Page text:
Hamilton

Province wants to help Hamilton get LRT off the ground, mayor says

Hamilton's mayor says the province wants to make light-rail transit (LRT) happen with a mix of provincial, federal and private-sector money, and he expects the province will say more "in the coming weeks."

Provincial and federal governments say they're talking LRT, but still need full proposals

Mayor Fred Eisenberger says he's more optimistic about LRT than he has been in the last couple of years. (Metrolinx)

Hamilton's mayor says the province wants to make light-rail transit (LRT) happen with a mix of provincial, federal and private-sector money, and he expects the province will say more "in the coming weeks."

The feds and the province, meanwhile, are in talks, but both say they still need more details before committing.

Fred Eisenberger said during his annual state-of-the-city question-and-answer session Wednesday that the province hopes to get the project going under a different funding model. This would include money from Ottawa and the private sector. 

"I'm more hopeful today than I have been in the last couple of years," Eisenberger said of the project's future. 

In a statement Thursday, the Ministry of Transportation says it's looking at several projects, including LRT, bus rapid transit (BRT) and more GO service. Metrolinx and Infrastructure Ontario is doing a technical review of these options right now, the ministry says.

As for Ottawa's involvement, "while the federal government has expressed an interest in an LRT project for Hamilton, the province has not received a firm funding commitment or funding proposal towards this. Moving forward, we will explore all options to leverage our $1 billion in funding with any potential funding partners, including the federal government, in an effort to get transit built for the people of Hamilton."

Announcement soon?

Meanwhile, federal Infrastructure Minister Catherine McKenna, a Hamilton native, says she's been in regular contact with Ontario Transportation Minister Caroline Mulroney about LRT, as well as Hamilton businesses. But she wants more information.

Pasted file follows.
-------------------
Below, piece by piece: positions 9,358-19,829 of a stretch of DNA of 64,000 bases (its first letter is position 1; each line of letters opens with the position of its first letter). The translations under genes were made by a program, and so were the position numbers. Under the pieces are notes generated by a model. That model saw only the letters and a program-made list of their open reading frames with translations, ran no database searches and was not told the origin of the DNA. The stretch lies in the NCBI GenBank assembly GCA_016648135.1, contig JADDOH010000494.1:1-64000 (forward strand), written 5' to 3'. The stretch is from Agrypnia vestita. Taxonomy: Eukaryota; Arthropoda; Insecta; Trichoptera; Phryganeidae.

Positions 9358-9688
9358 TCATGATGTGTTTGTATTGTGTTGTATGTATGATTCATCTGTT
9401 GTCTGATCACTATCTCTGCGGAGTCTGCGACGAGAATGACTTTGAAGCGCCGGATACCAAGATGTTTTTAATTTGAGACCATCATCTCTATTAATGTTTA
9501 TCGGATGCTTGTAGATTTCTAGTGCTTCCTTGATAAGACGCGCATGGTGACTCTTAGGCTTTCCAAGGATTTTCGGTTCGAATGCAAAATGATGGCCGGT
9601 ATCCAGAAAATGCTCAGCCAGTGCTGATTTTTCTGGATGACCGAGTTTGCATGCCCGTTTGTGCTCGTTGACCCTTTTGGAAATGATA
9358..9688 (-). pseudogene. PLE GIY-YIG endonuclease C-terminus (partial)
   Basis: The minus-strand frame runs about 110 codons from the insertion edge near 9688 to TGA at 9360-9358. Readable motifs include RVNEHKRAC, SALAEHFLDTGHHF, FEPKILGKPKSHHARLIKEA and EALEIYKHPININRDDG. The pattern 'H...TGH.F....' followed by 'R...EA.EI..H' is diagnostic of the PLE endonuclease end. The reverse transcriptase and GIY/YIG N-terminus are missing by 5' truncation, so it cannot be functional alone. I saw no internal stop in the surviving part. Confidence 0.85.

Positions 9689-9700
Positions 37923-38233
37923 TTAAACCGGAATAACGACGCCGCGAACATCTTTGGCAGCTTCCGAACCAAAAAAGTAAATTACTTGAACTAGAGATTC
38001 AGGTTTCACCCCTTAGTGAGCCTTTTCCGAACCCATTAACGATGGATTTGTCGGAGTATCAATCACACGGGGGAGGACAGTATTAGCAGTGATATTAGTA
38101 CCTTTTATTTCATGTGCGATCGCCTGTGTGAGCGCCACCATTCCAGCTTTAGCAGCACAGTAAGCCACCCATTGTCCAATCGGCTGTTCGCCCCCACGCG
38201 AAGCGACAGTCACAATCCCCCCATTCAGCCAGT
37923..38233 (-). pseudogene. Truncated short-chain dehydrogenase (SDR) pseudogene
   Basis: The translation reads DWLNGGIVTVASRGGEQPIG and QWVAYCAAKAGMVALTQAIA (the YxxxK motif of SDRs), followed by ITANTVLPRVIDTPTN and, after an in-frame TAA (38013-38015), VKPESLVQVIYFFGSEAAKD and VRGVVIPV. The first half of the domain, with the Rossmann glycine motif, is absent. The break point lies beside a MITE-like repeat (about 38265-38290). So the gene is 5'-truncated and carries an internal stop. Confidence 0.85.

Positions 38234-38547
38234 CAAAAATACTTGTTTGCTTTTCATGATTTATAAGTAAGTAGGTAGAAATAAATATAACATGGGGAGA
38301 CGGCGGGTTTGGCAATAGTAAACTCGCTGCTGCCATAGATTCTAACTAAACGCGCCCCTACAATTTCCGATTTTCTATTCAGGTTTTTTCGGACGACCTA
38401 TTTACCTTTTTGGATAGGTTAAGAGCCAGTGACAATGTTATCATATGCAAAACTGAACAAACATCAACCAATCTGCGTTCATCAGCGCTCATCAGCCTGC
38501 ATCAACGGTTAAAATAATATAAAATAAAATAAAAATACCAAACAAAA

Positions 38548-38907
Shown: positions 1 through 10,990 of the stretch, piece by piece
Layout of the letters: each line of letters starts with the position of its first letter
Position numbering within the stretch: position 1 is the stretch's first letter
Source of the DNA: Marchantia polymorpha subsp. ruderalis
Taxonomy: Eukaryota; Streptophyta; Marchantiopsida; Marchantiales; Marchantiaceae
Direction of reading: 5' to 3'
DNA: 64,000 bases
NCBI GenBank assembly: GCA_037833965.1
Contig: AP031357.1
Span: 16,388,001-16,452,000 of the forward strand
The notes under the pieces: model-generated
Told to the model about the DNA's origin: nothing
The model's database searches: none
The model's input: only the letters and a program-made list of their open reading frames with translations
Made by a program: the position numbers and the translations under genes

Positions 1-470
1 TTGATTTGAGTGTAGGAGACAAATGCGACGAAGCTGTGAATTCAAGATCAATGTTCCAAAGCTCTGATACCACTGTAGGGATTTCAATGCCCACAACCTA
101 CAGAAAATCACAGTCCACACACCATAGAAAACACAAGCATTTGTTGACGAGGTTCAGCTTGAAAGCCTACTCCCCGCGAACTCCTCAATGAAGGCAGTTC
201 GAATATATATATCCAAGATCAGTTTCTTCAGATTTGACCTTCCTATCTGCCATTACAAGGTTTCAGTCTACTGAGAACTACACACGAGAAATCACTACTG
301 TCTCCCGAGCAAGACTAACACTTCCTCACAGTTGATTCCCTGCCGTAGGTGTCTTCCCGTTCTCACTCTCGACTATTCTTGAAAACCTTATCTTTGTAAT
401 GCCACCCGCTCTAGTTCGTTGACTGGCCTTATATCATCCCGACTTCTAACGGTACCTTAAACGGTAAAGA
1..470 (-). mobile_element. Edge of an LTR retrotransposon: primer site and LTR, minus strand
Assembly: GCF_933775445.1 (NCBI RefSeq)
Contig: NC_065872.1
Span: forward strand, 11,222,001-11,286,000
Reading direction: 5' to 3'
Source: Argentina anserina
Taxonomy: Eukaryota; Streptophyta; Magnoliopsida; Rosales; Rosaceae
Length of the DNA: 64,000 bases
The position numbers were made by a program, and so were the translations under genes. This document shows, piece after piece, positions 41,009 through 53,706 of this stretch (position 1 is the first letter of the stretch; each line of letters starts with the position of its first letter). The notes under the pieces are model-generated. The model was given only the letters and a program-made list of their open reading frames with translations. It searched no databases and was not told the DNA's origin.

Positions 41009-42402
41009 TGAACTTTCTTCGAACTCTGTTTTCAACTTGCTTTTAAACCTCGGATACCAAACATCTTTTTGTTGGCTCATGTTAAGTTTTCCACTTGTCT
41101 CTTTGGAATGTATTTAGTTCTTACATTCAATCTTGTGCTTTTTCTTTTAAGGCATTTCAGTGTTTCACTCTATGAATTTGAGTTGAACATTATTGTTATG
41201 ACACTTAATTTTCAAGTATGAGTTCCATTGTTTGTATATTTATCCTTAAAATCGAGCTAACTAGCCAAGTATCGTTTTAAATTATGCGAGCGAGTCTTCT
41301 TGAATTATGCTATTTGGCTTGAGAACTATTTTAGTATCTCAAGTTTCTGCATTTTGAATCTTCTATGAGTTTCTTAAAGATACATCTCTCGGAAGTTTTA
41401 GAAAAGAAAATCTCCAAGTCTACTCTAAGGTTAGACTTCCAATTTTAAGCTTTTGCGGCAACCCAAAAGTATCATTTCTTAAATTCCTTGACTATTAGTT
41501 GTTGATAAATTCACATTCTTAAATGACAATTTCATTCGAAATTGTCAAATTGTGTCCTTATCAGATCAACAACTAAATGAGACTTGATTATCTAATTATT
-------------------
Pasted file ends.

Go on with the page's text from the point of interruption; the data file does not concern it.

"I look forward to receiving a full proposal for this project so that we can finally move things forward," she said. 

Catherine McKenna and Fred Eisenberger talked LRT at Hamilton city hall last year. (Samantha Craggs/CBC)

"Having grown up in Hamilton, I understand how important good public transit is to the city in terms of creating jobs, attracting businesses and helping people get around in faster, cleaner and more affordable ways."

McKenna has long said she's open to putting federal money into Hamilton LRT, but that the province hadn't asked for help. The comments show that — informally at least — the two are in talks to work on the project together. 

Eisenberger said during Wednesday's Cable 14 session that "I'm anticipating some sort of an announcement from the provincial government soon."

How we got here

The current LRT project design would see the train run alternately down King and Main streets from McMaster University to Eastgate Square. The project has been in the works since 2007.

In 2015, then-Premier Kathleen Wynne announced $1 billion for the capital cost alone of building LRT. Her Liberal government was voted out, and Mulroney cancelled the project last December, saying it would cost too much.

There are mixed reports on how much more it would cost. Last December, Mulroney said operating, maintenance, life cycle and capital costs were around $5.5 billion. A heavily redacted version of a Turner and Townsend report, provided to the government and obtained by CBC News, only shows $2.32 billion in capital costs and $818.8 million in operating, maintenance and life cycle costs.

This summer, the Laborers' International Union of North America (LiUNA) released its own analysis showing the project would cost $3.4 billion to $3.6 billion.

That review also proposes the project get subsidies of $1.2 billion from each the provincial government and federal government, and be finished with private sector investment.

Mulroney also struck a task force, which recommended the province's $1 billion be used on LRT or BRT.

About the Author

Samantha Craggs is a CBC News reporter based in Hamilton, Ont. She has a particular interest in politics and social justice stories, and tweets live from Hamilton city hall. Follow her on Twitter at @SamCraggsCBC, or email her at samantha.craggs@cbc.ca

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